What we say affects what we do

On Saturday, a man in the Ozone Park neighborhood of Queens ambushed an imam from a nearby mosque, who was walking with a companion, and executed both of them with gunshots to the back of the head. Police have arrested a suspect, but his motive remains unknown as yet.

But we can hazard a guess.

On Friday, a Lebanese-American man in Tulsa, Oklahoma, was shot and killed by his neighbor, a man known to frequently use anti-Arab and anti-Muslim slurs, a man of whom the victim’s family said they “lived in fear.” The motive here also remains unknown.

But, I mean, come on.

Meanwhile, in stories that are undoubtedly related, New York’s JFK airport was gripped by panic Sunday night over a “terrorist attack” that turned out to be…people loudly celebrating Usain Bolt’s victory in the 100 meter dash in Rio. That same night, in the French town of Juan-les-Pins, 41 people were injured when a crowd panicked and rushed to escape what turned out to be…firecrackers.

In fear of being killed in a terrorist attack, an outcome the odds of which are infinitesimal, people are beginning to come unglued. Nobody, of course, has come more unglued than the Republican nominee for President of the United States, Donald Trump, whose adoption of pure Islamophobia as one of the core principles of his candidacy is both feeding off of and feeding in to the fears of the people who support him. if you think his anti-Muslim rhetoric isn’t helping to fuel attacks against Muslims in the United States, you’re fooling yourself:

About three months ago, Sarah Ibrahim’s son came home from his fourth-grade class at a Maryland school with a disturbing question.

“Will I have time to say goodbye to you before you’re deported?” he said, according to Ibrahim, a Muslim Arab American who works at a federal government agency in Maryland.

“The kids in his classroom were saying: ‘Who’s going to leave when Trump becomes president?'” said the 35-year-old mother.

The incident happened a few months after Republican presidential candidate Donald Trump — now the presumptive nominee — first called for a ban on Muslim immigrants and for more scrutiny at mosques after 14 people were killed in San Bernardino by a Muslim couple whom the FBI said had been radicalized.

A report by the Council on American-Islamic Relations and University of California, Berkeley released on Monday said the number of recorded incidents in which mosques were targeted jumped to 78 in 2015, the most since the body began tracking them in 2009. There were 20 and 22 such incidents in the previous two years, respectively. The incidents include verbal threats and physical attacks.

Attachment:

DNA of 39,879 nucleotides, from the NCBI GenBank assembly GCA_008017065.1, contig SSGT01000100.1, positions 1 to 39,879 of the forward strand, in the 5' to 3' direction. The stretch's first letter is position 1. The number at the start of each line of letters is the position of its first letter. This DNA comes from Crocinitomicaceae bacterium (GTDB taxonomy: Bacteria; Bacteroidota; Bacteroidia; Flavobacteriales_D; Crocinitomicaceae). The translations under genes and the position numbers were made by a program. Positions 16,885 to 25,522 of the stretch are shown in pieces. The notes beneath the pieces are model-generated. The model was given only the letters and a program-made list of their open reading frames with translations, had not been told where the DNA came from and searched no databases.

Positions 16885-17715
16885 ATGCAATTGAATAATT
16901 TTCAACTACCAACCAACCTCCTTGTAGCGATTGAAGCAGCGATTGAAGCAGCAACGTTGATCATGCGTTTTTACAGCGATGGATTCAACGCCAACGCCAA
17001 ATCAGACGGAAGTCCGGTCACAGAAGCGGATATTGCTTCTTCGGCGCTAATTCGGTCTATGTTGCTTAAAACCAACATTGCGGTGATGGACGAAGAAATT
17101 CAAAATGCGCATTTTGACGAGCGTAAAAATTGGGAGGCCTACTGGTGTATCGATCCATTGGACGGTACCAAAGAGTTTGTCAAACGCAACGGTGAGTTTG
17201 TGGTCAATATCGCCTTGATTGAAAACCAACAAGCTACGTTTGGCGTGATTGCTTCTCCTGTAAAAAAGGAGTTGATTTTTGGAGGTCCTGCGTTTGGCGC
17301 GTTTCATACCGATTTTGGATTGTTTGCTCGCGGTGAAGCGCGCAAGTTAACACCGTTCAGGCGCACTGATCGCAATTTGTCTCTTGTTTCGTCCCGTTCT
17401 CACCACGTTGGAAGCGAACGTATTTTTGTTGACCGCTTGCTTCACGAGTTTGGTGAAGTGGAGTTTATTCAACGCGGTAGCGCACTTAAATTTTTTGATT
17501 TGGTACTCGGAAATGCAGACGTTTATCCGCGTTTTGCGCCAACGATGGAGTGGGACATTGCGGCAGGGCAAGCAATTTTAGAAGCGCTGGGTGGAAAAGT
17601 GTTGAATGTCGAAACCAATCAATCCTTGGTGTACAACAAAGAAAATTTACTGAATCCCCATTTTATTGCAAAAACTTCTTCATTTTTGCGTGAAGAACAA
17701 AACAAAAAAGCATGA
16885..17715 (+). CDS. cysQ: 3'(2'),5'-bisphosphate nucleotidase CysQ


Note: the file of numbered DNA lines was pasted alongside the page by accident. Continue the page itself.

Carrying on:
As Trump’s campaign flounders and his words become more untethered from reality, there’s really no telling how much more of this sort of thing Trump will inspire. And when he loses in November, this sick, xenophobic, white nationalist movement he’s rallied around him isn’t going to just slink off back into the sewer from whence it came. And the problem isn’t just American–other Western countries have their own Donald Trumps and their own frightened populaces who are susceptible to their message of hate.

I can’t blame people for being scared–we’re all scared of something, and the way Western media hypes terror threats against Westerners makes it inevitable that people will fear terrorism disproportionately to the actual risk it poses. But we now have national political leaders sharing and exploiting that fear, weaponizing it in ways that have now gone beyond the political and metaphorical and are actually getting people killed. We could stop here and note that this is exactly the kind of thing ISIS and groups like it want, because it is, but the truth is it doesn’t matter what they want. What matters is whether or not we as a community choose to treat people with basic decency, or to start lashing out at fellow human beings living among us who happen to look like, sound like, or practice–at least nominally–the same religion as a very small group of people who have been able to terrify us far beyond their actual ability to hurt us. If we can’t manage to rise above our fear and our prejudice and find a way to live peacefully with other people who wish us no harm whatsoever, then we’re not worthy of the society of which we claim to be so proud.



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